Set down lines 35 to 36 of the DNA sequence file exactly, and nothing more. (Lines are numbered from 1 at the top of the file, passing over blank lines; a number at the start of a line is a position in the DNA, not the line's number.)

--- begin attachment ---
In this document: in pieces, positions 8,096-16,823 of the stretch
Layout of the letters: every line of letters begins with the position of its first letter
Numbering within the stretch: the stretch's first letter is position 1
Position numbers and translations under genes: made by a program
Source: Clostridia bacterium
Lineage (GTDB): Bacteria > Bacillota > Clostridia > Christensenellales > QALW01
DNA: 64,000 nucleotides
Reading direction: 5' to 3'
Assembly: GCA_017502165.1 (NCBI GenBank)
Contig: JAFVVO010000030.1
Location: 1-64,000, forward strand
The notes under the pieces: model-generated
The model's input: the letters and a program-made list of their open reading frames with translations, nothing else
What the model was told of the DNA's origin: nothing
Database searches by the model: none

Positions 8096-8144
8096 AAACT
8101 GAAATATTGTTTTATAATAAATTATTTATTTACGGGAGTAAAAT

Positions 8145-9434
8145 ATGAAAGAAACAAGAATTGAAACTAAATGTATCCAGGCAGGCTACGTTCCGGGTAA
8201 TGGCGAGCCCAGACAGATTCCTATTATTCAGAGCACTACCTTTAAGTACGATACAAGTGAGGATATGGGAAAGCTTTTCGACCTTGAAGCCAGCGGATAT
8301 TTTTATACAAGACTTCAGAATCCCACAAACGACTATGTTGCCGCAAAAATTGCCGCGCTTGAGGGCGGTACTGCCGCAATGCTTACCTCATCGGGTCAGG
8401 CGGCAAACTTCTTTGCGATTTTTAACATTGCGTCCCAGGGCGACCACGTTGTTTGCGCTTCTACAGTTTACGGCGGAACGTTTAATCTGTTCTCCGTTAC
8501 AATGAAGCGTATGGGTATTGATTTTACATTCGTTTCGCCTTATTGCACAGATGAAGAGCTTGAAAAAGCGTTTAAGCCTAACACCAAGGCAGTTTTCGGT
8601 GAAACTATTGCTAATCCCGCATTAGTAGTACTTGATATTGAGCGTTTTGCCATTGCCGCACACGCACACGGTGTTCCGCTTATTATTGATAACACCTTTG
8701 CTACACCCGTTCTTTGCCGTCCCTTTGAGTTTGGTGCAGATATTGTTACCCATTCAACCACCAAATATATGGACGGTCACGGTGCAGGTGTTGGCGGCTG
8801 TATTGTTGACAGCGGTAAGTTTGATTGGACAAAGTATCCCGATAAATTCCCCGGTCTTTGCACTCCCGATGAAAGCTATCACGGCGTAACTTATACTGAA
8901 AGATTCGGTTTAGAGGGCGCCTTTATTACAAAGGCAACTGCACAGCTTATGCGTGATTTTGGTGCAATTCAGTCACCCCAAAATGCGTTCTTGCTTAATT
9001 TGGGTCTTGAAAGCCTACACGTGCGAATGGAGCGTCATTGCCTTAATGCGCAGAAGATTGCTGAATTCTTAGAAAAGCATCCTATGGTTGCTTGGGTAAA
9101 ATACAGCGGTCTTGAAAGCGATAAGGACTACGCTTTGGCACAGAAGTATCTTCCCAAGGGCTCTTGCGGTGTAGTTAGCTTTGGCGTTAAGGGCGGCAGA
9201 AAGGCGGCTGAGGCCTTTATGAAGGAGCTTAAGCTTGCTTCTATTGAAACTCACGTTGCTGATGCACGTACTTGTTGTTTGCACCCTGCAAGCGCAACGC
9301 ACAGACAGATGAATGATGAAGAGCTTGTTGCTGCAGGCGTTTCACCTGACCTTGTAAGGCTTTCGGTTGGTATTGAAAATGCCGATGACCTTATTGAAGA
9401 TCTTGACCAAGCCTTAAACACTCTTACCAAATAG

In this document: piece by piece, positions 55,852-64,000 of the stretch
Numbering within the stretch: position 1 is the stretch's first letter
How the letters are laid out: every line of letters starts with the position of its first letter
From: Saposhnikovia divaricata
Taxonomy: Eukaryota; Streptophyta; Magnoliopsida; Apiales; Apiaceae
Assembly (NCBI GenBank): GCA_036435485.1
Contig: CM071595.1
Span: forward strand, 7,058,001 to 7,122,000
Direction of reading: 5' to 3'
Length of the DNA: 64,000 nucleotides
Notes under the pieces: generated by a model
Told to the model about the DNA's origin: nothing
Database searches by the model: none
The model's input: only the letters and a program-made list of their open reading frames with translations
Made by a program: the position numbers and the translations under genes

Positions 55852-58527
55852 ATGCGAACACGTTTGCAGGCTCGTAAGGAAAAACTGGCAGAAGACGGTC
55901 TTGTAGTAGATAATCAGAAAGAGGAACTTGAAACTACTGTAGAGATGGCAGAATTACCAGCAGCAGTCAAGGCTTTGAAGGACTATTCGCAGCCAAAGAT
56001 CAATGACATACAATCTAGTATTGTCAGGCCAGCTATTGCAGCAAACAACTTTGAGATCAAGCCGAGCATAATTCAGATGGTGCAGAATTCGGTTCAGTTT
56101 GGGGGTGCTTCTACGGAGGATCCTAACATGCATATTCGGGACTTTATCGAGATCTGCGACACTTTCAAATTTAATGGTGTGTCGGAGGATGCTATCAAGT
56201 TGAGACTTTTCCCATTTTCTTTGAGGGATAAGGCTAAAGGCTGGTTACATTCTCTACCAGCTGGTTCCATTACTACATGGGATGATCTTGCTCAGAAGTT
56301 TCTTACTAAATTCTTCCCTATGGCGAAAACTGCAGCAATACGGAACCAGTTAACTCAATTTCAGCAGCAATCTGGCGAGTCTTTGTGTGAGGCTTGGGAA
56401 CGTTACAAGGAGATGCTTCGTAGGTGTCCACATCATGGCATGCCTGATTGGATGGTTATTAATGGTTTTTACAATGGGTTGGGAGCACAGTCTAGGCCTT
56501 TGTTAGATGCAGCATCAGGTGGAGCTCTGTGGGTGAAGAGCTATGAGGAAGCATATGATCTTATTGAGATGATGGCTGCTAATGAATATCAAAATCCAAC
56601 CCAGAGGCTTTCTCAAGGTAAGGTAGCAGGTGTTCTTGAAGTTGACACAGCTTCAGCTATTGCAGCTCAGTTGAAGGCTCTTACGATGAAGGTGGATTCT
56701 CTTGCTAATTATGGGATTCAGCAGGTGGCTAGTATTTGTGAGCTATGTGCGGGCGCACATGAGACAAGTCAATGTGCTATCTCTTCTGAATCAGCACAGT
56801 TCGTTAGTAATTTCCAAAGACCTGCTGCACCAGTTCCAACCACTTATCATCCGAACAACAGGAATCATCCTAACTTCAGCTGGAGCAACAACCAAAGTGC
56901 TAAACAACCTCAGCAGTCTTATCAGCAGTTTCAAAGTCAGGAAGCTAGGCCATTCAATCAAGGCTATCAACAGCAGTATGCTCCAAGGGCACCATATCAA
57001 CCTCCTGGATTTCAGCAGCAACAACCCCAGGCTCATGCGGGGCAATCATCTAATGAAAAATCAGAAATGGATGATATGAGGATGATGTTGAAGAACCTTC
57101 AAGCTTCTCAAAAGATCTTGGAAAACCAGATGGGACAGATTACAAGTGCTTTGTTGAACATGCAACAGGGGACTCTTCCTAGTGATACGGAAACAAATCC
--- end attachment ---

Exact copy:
Numbering within the stretch: position 1 is the stretch's first letter
How the letters are laid out: every line of letters starts with the position of its first letter